Down doesn’t have to mean out: How I am giving thanks this Christmas

Tonight, when it’s raining again,16375 of my fellow countrymen and women who have no home, hearth or hope, will be sleeping on a cardboard box on the street. Again. .3750 have their children with them. 

I came perilously close to fear and desperation after I migrated to Australia in 1999. Caring alone for 2 babies after a horrendous marriage breakup and living off my life savings for 14 months while trying to find a job, I have some idea of how easy it is for even talented and capable people to suddenly experience a reversal of circumstances.

Bad things sometimes happen to good, decent folk. These people are not the dregs of society, and there, but for the grace of God, goes I.

And one Nobel prizewinner, seven Oscar winners, one famous psychologist ( Dr Phil), nine best-selling authors, one knighted person, one recipient of the Presidential Medal of Freedom,( the USA’s highest civilian honor),  one billionnaire, and a number of award-winning actors and artists. This list of 176 world-famous people all of whom have experienced homelessness at some stage of their lives makes for a fascinating read.

Whilst being down on your luck is a profound lesson in humility and personal resilience, there is NOTHING glamorous about it. And there is nothing glamorous about the sleep-out on cardboard boxes that I will be participating in on 30 November with a number of my caring colleagues. We are raising money to buy 500 swags ( backpack style sleeping bags that are waterproof and mosquito-proof) so that a few folks could have a healthier, more comfortable and dignified Christmas this year. I will be live-blogging and tweeting about this experience, so be sure to subscribe here and follow @maverickwoman on Twitter.

How empathy works: Instead of putting others in their place, we must put ourselves in their place.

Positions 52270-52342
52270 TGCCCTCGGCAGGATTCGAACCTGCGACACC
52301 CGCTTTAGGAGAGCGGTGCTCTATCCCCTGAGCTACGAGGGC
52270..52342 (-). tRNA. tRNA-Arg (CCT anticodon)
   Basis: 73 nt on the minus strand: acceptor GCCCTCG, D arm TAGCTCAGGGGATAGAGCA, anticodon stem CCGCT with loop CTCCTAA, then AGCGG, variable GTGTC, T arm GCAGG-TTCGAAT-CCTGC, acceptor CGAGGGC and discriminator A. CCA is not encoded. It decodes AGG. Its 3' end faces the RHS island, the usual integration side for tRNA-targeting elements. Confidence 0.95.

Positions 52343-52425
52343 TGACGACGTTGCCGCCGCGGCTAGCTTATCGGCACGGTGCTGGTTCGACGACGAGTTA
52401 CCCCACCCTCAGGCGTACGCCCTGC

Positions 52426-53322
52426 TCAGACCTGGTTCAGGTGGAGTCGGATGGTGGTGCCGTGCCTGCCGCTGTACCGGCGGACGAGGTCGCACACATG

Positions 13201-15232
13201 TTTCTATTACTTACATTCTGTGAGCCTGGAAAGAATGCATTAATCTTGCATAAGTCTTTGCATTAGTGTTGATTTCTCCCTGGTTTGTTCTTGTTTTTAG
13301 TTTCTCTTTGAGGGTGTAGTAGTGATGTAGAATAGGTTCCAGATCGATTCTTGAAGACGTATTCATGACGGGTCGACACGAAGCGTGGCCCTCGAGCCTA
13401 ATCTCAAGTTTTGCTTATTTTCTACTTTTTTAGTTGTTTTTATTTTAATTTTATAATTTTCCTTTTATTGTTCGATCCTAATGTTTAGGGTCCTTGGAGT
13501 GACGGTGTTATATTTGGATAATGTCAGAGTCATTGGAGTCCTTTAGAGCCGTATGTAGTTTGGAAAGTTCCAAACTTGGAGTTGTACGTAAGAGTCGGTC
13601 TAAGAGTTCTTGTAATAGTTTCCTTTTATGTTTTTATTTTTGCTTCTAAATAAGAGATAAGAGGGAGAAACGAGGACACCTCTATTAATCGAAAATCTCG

If everyone reading this post contributes a swag or two in lieu of a Christmas gift to those who really don’t need another thing (one swag costs $68.00), imagine how many people could experience a warmer, drier and more dignified sleeping solution this Christmas? 

Update as at 27 November: This post has been read 5700 times. But only 32 people have made a contribution so far. With 3 sleeps to go before the sleep-out….. Would you be the next one please? 

Pls click through to , to make your contribution, big or small. It will make YOU feel a much better person, and its a great gift to give not only to yourself, but someone in need of your empathy and humanity.

You can read more here about the organisation that invented these award-winning innovative backpack beds (called a “swag” in Australia – yes, as in “Once a jolly swagman” from the famous Aussie “Waltzing Mathilda” song.)

And here’s how it works.





  1. Have received 7 contributions & just passed the $600 mark. Thanks so much, can we go a little more?

  2. You’re wonderful Annalie. Have passed it on to my Facebook/LinkedIn/Twitter contacts. Mxx

  3. Fantastic. I have seen some of these around the AMP building and i think it is a wonderful way to manage a problem. I also find the invention to be very "Australian". SWAGS have been used by Australian bush workers who used to travel from farm to farm and offer their services for more than 100 years. I find it amazing that this can now be used to help the homeless.Great work.

  4. I’ve been homeless myself, for a short period, and this is a wonderful project. I wish I were able to make a financial contribution, but I’m not currently in a position to do so. I’m wondering if I can contribute in some other way. Will reflect and revisit these comments when inspiration has worked its magic. BTW, thank you for making ‘magic’ a legitimate word in business. Blessings, Jack

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